Aside from being patently false, that is one of the most ridiculous things I’ve heard in, like, two whole days.

    The economy is NOT crumbling. The world is NOT collapsing. The continuation of life as we know it does NOT depend on which presidential candidate we elect. God is God and He has not given us the spirit of fear, but of power, and of love, and of a sound mind.

    The media are there for one thing: to get us to keep watching/listening with their sensationalistic Chicken Little teases so we’ll keep watching and they won’t lose their advertisers. It’s bogus, y’all.

    Thanks for yet another great helping of wisdom laced with a healthy dose of pragmatism, Keli.

  8. Keli says:

    Always confirming what I already know: you’re one smart cookie!
    Another one of my brilliant readers! I couldn’t have said it better myself! Sometimes, we have to go to the dark side before we really appreciate the light. Good for you, Ferd!
    Thank you, my dear reader!
    I’m shocked! A ten year old? And you’re right, come to think of it. I didn’t know anyone with an eating disorder ’til I was in college. An odious offshoot of the media.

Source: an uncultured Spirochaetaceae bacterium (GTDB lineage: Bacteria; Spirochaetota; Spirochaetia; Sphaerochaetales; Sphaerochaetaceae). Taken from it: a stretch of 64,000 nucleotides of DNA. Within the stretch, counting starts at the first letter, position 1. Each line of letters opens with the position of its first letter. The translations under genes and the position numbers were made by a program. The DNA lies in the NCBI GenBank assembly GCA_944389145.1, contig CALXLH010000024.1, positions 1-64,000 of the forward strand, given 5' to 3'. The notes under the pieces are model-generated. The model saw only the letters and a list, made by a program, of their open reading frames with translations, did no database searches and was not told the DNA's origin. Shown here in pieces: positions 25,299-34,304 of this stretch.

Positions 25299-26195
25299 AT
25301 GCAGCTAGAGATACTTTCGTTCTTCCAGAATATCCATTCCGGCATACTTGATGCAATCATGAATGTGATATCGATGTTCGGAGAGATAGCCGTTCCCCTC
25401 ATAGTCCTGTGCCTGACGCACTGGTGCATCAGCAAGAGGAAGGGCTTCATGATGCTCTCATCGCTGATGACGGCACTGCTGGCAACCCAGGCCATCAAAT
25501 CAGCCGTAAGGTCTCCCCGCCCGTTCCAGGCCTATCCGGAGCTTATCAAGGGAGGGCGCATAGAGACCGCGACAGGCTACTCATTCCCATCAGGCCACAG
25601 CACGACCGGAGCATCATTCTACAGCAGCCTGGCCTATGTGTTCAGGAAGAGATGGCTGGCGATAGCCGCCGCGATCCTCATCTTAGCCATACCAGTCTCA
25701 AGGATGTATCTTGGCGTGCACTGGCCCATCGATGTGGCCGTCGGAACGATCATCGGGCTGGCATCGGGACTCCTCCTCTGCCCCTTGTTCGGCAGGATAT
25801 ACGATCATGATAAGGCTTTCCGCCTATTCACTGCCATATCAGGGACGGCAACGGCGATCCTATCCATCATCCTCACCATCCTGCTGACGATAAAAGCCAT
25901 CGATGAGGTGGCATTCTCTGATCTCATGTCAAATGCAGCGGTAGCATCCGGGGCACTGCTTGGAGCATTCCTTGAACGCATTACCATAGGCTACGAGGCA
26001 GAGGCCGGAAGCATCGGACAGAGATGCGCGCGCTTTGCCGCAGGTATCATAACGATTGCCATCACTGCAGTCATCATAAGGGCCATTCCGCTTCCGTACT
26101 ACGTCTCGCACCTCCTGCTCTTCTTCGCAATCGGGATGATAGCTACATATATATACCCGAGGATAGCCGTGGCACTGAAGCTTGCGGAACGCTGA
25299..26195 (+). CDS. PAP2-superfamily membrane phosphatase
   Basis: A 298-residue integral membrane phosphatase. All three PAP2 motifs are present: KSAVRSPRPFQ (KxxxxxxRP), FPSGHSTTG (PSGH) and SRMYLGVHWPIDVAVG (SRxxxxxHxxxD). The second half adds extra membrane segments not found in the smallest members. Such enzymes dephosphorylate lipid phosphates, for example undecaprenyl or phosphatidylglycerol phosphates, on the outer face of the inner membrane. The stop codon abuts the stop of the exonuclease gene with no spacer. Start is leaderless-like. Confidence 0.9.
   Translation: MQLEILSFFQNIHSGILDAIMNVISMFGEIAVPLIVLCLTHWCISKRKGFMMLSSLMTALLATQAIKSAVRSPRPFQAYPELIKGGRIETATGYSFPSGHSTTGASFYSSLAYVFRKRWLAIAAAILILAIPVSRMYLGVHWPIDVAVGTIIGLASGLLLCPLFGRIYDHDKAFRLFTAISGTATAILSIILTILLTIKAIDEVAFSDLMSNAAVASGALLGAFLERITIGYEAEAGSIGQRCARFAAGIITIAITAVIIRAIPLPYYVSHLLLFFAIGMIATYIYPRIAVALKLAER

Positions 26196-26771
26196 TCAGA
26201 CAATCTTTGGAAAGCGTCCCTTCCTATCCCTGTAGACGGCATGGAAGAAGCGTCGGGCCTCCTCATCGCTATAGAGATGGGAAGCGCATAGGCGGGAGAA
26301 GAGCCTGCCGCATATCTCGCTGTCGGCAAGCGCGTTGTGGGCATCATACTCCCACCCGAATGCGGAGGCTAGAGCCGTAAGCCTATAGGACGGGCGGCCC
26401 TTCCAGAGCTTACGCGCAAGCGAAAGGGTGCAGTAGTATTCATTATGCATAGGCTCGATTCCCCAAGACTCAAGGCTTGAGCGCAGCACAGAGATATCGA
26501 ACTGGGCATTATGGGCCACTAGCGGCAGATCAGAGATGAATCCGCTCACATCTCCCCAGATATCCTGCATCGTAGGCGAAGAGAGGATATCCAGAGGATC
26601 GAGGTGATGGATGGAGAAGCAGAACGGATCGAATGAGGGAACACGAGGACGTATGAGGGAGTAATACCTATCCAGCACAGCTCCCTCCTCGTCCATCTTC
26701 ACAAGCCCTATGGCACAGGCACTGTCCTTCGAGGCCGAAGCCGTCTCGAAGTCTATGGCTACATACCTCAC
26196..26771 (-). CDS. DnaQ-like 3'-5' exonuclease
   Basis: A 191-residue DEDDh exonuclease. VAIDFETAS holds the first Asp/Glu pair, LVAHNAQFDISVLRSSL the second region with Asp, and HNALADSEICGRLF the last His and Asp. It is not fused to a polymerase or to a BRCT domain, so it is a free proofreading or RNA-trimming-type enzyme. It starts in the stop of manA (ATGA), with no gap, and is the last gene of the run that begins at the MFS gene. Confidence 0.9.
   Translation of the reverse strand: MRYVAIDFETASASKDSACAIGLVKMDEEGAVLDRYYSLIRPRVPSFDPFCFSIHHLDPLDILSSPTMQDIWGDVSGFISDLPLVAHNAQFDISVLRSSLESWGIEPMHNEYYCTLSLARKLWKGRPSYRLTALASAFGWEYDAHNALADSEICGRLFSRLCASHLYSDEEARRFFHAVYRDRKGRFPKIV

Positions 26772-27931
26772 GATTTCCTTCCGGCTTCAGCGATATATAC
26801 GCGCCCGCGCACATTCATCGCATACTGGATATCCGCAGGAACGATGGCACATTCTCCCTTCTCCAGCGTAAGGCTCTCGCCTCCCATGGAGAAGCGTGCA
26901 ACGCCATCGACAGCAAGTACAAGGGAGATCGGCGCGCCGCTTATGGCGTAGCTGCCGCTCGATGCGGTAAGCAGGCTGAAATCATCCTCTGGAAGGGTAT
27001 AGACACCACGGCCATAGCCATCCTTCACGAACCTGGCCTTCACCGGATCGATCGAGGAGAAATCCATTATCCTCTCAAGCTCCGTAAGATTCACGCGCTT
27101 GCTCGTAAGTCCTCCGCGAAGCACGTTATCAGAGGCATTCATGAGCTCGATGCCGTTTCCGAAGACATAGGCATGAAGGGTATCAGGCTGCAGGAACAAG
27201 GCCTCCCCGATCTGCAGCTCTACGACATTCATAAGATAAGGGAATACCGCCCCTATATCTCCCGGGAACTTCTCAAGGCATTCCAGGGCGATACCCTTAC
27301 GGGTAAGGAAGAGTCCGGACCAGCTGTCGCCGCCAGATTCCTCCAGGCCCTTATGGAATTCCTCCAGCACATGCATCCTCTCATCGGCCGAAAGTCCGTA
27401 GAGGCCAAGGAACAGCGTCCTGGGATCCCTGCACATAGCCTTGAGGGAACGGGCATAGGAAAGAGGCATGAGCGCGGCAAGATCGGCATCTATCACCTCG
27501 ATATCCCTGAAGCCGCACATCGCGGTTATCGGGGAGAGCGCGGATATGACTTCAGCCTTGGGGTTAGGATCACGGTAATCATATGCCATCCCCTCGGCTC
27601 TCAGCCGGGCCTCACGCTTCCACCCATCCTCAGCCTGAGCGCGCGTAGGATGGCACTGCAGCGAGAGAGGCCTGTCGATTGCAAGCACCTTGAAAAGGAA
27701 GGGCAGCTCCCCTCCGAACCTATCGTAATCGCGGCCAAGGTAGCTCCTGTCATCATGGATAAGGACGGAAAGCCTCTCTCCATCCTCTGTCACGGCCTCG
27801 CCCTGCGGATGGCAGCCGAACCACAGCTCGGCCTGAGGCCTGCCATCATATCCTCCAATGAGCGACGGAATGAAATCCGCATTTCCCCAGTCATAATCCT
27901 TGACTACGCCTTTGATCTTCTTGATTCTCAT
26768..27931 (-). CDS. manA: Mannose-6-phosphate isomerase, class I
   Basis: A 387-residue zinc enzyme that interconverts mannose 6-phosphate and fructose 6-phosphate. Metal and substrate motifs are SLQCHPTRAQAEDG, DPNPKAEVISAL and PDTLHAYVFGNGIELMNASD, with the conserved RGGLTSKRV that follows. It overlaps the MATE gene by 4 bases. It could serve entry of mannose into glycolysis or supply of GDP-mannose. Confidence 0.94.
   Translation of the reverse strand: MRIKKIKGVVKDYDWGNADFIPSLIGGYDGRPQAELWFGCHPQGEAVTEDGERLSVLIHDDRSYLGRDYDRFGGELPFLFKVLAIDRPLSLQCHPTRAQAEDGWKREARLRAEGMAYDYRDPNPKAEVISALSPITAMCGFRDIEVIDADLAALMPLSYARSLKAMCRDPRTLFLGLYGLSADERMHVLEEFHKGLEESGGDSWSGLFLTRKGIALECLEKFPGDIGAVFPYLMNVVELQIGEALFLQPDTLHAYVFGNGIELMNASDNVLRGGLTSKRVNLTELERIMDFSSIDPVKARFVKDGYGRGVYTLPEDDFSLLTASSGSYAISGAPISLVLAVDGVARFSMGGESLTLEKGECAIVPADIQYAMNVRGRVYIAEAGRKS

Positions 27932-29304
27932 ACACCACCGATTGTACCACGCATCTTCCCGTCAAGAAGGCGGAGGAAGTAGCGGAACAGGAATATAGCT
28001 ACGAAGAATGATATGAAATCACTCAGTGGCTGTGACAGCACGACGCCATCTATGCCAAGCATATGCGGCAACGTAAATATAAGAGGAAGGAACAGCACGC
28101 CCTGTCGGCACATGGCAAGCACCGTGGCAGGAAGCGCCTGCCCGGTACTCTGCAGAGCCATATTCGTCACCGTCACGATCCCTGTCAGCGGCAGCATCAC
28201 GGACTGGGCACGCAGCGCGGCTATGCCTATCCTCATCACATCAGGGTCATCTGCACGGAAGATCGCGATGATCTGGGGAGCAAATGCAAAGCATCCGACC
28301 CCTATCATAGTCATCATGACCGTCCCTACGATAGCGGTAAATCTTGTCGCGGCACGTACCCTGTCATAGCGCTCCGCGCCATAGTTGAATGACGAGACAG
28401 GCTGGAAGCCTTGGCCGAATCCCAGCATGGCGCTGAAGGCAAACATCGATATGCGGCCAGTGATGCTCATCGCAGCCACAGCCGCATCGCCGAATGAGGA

Thank you very much again, Elaine!
    Two excellent uses for trashy magazines (besides the usual bird or varmint cage liner; I use them for my chickens).
    Teens are so stubborn. Your girls don’t know what they’re missing. Hang in there, my dear! One day they may surprise you!
    Don’t hate me because I was trying to prove my point about presumptuous and idiotic women’s magazines. Think of my good qualities and all the time I spend ridding the world of idiots, one stuper at a time.
    Very valid and profound, my friend. I do believe there is a higher power always at work, but though we are given, as you rightly say, “the spirit of power, love..” not all of us utilize the “sound mind” part. Hence, I have my work (or my blog in this case) cut out for me! Thanks again, Jenny!